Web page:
Answers - Induction and Engine Airflow Systems

1. a
Induction system ice forms in float and pressure carburetors when water condenses out of the air in a carburetor's venturi and freezes. Therefore, the easiest way to prevent icing is to heat the intake air to the point where ice cannot form.

2. a
Normally aspirated engines using float-type carburetors are most susceptible to icing when operated in temperatures between 30 and 40 degrees Fahrenheit. The reason for this is that any time the air being brought into the carburetor is near freezing, the additional temperature drop created by the carburetor venture can readily cause water vapor to condense and freeze. However, it is important to note that carburetor icing can occur when the outside temperature is as high as 70 degrees Fahrenheit.

3. b
In addition to a carburetor heat system, some large reciprocating engines utilize an alcohol deicing system. This system allows the pilot to spray alcohol into the inlet of the carburetor to remove ice and assist the warm air in keeping the carburetor free of ice.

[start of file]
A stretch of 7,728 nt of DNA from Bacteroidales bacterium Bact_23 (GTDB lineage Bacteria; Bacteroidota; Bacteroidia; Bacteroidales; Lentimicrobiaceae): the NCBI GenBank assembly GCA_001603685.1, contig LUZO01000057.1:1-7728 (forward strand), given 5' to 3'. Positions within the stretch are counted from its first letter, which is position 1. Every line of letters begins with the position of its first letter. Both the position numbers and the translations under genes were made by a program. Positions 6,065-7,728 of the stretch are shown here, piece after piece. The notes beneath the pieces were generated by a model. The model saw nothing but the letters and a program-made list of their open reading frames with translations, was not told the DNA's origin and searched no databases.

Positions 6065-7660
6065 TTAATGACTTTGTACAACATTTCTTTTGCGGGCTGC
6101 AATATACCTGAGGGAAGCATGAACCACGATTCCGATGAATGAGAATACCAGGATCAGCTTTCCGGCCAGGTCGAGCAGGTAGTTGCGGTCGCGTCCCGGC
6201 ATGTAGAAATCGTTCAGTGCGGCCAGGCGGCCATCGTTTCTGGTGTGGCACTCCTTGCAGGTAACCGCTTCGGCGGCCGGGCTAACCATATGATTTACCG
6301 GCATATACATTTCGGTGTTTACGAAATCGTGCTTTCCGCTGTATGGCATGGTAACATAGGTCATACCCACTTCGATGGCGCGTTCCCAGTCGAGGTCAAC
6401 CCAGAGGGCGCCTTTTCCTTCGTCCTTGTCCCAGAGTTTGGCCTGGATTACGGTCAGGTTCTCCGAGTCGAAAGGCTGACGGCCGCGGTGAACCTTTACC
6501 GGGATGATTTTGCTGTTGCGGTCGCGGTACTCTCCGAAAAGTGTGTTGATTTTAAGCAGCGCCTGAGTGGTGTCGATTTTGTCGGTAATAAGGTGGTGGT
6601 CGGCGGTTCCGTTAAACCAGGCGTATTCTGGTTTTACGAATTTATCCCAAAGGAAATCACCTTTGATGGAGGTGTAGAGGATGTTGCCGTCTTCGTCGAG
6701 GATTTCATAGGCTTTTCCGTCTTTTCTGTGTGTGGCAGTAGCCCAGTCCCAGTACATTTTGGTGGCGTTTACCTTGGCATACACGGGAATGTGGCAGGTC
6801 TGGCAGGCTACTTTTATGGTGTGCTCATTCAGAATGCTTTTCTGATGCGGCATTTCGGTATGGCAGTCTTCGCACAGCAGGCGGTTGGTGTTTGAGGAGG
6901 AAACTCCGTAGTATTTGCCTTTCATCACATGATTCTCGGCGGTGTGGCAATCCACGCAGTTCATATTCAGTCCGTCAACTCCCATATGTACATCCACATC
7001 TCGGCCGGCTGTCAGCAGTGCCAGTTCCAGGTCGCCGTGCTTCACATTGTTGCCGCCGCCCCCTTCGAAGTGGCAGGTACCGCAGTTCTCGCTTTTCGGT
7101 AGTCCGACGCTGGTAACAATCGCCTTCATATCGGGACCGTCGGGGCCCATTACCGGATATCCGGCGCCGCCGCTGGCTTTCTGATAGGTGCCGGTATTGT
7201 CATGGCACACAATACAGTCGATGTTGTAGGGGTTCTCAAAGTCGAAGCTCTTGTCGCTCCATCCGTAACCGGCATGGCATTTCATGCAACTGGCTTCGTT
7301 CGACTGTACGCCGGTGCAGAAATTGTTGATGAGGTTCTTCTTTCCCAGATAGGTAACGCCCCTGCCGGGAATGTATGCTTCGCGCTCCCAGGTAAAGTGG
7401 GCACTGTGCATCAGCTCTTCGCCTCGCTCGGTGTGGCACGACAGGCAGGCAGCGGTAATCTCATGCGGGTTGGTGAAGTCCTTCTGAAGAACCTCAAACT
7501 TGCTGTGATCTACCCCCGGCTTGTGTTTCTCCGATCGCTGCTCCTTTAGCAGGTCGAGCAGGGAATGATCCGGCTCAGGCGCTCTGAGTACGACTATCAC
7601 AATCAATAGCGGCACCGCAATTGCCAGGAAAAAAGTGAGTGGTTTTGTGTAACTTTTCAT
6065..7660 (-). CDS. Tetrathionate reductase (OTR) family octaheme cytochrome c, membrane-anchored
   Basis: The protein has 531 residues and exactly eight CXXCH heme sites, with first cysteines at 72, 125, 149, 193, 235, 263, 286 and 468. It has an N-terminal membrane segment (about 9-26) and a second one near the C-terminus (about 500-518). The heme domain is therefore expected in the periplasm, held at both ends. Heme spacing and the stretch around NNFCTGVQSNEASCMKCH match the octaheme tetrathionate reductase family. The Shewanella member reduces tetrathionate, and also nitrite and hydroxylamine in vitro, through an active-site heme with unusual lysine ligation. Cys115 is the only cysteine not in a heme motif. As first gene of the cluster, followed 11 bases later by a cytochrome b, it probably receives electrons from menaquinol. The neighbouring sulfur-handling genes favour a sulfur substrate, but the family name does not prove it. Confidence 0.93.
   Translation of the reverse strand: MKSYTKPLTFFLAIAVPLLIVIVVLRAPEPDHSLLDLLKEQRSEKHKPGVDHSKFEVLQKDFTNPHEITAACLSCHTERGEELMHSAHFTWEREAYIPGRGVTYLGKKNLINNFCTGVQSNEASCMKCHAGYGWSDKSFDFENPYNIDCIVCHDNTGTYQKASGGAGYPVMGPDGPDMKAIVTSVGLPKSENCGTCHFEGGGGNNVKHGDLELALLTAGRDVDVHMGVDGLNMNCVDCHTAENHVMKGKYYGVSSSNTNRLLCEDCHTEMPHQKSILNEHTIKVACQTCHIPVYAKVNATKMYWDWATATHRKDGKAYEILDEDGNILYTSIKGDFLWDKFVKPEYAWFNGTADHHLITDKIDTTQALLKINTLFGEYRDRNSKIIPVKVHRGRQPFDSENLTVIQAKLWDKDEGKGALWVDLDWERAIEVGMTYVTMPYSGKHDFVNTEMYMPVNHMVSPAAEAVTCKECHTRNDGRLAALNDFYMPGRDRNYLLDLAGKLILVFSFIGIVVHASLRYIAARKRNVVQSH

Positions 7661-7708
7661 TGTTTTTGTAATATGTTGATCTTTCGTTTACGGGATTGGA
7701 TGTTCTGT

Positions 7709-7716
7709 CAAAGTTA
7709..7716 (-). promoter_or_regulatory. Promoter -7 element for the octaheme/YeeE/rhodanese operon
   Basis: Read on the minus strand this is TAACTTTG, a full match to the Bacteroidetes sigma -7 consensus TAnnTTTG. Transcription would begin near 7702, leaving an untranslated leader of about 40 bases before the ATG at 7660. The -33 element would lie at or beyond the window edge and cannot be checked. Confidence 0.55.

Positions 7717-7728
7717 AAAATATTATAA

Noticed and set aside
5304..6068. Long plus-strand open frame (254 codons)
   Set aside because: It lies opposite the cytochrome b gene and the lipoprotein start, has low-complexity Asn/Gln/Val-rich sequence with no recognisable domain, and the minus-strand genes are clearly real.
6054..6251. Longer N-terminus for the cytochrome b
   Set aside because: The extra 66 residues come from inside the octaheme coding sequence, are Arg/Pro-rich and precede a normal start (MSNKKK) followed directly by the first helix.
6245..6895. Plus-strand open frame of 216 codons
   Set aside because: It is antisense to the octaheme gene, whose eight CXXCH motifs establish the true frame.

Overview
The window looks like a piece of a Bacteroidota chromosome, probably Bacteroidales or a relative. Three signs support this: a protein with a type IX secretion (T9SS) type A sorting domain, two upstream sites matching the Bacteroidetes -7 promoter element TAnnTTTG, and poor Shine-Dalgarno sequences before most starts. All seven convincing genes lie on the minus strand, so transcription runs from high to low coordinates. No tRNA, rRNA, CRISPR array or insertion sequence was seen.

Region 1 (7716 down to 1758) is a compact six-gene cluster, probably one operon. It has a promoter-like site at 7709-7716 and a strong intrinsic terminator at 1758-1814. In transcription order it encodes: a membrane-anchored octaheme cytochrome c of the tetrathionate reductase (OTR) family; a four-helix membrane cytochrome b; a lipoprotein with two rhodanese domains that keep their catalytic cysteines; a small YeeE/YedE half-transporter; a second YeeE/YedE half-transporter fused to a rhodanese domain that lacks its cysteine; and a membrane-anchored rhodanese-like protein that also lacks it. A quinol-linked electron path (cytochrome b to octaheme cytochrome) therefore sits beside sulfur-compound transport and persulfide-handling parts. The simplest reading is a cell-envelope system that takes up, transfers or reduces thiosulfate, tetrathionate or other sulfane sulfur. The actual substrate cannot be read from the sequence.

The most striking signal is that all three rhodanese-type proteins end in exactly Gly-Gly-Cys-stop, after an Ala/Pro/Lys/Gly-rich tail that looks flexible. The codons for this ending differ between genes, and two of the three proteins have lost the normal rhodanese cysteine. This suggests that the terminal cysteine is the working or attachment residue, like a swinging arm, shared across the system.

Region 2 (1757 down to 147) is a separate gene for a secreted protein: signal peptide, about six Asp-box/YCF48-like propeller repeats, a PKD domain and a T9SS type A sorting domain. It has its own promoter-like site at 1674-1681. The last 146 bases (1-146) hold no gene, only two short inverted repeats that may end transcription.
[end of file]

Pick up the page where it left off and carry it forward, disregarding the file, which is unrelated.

4. c
On engines equipped with constant speed propellers, the engine's power output is indicated on the manifold pressure gauge. Therefore, induction system icing is readily detected by a reduction in manifold pressure and no change in rpm.

5. c
When the air temperature is above freezing and there is no visible moisture, a carburetor will be the first part of an aircraft to accumulate ice. The reason for this is that as fuel vaporizes and the air pressure drops in the venturi, the air temperature typically drops enough to cause water vapor to condense and freeze.

6. c
Heating the air in the inlet duct and spraying alcohol in the carburetor inlet are the two primary methods of eliminating carburetor ice.

7. b
Because fuel injection systems inject fuel directly into an engine's intake manifold, there is no need for a carburetor. Therefore, no carburetor air heater is required.

8. a
On engines equipped with constant speed propellers, engine power output is indicated on the manifold pressure gauge. Therefore, the onset of induction system icing is indicated by a reduction in manifold pressure. Another indication of the presence of carburetor ice is when manifold pressure increases after carburetor heat is applied.

9. c
In the induction system of an unsupercharged engine, the air pressure from the venturi to the intake valve is always less than atmospheric pressure when the engine is running. Therefore, of the options given, the highest pressure exists in the carburetor air scoop where ram air enters the induction system.

10. c
When carburetor heat is used, warm air is routed into the carburetor. Since warm air is not as dense as cool air, the application of carburetor heat when it is not needed results in a slight decrease in power and an increase in cylinder head temperature which could lead to detonation.

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